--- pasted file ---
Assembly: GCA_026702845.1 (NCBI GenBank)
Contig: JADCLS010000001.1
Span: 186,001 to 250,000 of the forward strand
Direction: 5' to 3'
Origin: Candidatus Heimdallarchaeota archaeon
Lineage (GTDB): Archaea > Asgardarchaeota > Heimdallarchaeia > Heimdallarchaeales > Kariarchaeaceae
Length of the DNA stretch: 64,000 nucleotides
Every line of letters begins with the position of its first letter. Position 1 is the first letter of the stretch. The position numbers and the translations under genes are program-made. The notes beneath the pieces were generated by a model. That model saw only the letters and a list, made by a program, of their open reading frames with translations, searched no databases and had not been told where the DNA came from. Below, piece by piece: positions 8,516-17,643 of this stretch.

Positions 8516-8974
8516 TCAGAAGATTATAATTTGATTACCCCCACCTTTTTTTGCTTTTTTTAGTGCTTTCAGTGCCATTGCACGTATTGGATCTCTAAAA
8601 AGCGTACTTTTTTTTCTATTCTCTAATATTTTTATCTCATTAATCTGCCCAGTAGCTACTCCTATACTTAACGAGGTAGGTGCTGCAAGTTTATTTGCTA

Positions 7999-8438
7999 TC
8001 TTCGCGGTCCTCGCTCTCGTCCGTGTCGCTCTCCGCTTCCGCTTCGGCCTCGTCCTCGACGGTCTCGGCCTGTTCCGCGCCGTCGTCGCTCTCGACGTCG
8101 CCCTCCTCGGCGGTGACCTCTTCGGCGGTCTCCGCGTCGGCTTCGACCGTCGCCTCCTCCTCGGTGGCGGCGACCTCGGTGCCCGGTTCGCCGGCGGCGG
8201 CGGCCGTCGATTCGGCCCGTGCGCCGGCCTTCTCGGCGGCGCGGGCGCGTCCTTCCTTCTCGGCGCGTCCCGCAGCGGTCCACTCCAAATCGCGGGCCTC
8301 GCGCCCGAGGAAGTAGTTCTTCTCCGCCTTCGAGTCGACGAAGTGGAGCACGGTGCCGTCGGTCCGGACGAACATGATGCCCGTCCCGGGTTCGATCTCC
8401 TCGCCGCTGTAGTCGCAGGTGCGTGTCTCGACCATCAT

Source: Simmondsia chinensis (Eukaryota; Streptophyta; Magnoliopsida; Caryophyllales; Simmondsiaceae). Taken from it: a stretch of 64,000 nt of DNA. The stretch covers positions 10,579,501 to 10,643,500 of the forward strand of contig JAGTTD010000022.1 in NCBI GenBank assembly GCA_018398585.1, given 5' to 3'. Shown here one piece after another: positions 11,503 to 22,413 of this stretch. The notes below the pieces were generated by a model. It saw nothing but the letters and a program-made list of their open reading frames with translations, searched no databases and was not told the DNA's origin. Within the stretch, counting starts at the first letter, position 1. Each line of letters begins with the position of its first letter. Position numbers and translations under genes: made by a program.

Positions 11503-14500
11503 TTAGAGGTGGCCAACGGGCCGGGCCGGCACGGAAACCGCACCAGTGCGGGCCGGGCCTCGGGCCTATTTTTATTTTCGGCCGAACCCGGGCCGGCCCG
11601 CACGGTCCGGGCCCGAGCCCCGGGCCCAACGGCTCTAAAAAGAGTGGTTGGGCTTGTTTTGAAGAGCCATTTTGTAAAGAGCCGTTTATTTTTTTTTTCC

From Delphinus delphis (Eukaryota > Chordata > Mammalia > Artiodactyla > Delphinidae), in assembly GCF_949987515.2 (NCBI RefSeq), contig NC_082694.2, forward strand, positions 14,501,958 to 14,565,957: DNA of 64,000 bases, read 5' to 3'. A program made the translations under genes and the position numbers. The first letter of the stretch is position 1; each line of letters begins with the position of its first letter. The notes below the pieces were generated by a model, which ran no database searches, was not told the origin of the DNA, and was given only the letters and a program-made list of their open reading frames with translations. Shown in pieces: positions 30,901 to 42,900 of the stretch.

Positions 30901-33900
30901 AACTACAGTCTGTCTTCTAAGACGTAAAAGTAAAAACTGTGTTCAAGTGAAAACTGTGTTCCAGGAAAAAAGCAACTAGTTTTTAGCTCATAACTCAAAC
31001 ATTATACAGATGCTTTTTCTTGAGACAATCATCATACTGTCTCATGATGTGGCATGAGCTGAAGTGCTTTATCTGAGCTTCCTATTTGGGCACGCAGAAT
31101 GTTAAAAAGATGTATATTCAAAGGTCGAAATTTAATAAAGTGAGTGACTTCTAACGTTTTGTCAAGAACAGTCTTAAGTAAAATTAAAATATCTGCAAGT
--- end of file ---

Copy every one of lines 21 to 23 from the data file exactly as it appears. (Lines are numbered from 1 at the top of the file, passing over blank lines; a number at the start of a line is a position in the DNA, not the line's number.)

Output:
11503 TTAGAGGTGGCCAACGGGCCGGGCCGGCACGGAAACCGCACCAGTGCGGGCCGGGCCTCGGGCCTATTTTTATTTTCGGCCGAACCCGGGCCGGCCCG
11601 CACGGTCCGGGCCCGAGCCCCGGGCCCAACGGCTCTAAAAAGAGTGGTTGGGCTTGTTTTGAAGAGCCATTTTGTAAAGAGCCGTTTATTTTTTTTTTCC

From Delphinus delphis (Eukaryota > Chordata > Mammalia > Artiodactyla > Delphinidae), in assembly GCF_949987515.2 (NCBI RefSeq), contig NC_082694.2, forward strand, positions 14,501,958 to 14,565,957: DNA of 64,000 bases, read 5' to 3'. A program made the translations under genes and the position numbers. The first letter of the stretch is position 1; each line of letters begins with the position of its first letter. The notes below the pieces were generated by a model, which ran no database searches, was not told the origin of the DNA, and was given only the letters and a program-made list of their open reading frames with translations. Shown in pieces: positions 30,901 to 42,900 of the stretch.